Toward the last stage of the combustion process there will be significant gas movement. As the flame propagates trough the last centimeter of compressed gas (from 9b to 10b), the gas will expand to a layer of 3.3-centimeter in thickness at a very short time. An element of gas located at 9b may in this process reach a speed of 14m/s due to the very rapid gas expansion, and elements closer to the wall may achieve even higher velocity (Lewis and von Elbe 1987).

However heat loss will become significant in this latter phase when the flame meets the wall

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Figure 1.1 also shows how pressure relates to flame position: When the pressure has reached half of its maximum value, the flame front has covered a distance of about 93% (14/15) of the vessel radius.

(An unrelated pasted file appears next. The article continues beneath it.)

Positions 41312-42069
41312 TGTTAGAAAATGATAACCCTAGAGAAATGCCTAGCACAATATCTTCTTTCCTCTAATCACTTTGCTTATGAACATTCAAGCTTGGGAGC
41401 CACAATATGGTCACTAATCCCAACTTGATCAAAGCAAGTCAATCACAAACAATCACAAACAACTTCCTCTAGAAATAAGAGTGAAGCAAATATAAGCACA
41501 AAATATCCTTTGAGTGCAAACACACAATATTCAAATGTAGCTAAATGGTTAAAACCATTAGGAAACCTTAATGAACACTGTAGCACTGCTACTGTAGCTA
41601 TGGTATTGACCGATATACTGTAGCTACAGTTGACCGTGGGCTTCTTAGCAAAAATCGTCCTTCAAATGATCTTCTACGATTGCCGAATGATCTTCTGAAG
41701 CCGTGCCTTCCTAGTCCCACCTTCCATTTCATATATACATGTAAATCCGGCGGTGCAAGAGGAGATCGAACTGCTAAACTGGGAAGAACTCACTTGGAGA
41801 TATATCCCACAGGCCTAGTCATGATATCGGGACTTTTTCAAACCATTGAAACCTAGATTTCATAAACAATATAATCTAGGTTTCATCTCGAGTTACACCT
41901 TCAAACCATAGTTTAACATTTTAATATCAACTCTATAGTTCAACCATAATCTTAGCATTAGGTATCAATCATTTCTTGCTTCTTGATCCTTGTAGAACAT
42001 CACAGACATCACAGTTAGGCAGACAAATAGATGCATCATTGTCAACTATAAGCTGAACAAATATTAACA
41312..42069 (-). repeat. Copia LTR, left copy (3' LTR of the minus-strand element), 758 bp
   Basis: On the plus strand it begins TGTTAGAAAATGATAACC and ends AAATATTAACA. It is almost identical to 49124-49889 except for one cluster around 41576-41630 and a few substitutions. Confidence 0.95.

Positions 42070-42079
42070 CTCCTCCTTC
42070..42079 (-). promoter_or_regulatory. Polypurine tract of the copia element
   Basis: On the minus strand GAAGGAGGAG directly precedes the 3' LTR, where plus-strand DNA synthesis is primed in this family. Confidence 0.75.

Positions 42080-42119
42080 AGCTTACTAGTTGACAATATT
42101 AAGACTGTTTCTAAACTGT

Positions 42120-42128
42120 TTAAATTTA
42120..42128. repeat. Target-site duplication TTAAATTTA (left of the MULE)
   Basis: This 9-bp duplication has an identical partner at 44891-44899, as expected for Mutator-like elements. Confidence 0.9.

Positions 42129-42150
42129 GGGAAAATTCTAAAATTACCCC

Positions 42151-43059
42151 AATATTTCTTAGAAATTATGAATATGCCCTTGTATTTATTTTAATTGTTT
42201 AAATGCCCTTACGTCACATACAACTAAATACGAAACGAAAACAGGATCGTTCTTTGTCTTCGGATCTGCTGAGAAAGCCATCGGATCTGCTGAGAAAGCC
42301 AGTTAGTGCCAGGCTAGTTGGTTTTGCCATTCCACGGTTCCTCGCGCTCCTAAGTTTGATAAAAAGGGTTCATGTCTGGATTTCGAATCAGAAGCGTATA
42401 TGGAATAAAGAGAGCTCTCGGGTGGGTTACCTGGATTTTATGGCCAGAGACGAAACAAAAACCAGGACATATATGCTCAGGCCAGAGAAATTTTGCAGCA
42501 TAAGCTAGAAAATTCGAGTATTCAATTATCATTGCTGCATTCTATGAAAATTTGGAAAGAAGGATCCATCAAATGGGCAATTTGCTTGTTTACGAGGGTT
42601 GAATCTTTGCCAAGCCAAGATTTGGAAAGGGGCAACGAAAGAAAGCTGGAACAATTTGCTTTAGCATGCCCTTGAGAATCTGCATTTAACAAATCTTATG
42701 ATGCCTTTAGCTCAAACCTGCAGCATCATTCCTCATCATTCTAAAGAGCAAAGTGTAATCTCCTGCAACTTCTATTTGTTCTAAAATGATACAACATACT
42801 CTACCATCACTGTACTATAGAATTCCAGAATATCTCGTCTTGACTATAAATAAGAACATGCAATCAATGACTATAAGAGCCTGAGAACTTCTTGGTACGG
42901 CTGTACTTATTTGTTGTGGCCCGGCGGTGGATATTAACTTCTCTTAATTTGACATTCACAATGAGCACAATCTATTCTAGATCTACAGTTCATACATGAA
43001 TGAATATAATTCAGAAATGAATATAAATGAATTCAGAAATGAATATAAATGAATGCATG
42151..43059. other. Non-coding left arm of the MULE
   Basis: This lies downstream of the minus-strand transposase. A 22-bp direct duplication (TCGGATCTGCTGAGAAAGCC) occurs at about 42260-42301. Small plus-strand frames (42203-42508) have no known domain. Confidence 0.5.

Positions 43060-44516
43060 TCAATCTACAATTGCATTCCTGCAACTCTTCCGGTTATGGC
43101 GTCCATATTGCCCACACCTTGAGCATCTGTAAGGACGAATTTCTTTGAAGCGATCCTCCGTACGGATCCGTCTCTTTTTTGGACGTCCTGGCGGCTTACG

Figure 1.1 Pressure, Temperature and burning velocity as function of vessel radius for an ozone explosion in a spherical vessel. Subscripts: unburnt (u), burnt (b), initial (i), end (e)(Lewis and von Elbe, 1987).

The general process described above will be comparable to what will happen in the primary chamber in a double compartment vessel. However, depending on orifice size gas will flow into the secondary chamber and the values given in Figure 1.1 will be reduced. The flame front will no longer be a circular sphere but deform toward the orifice.

In a cylindrical or cubical vessel the flame movement will no longer be strictly radial as gas is pushed toward the corners and resulting in a tangential movement of gas particles. Depending on geometric characteristics, the gas mixture might be agitated and give increased combustion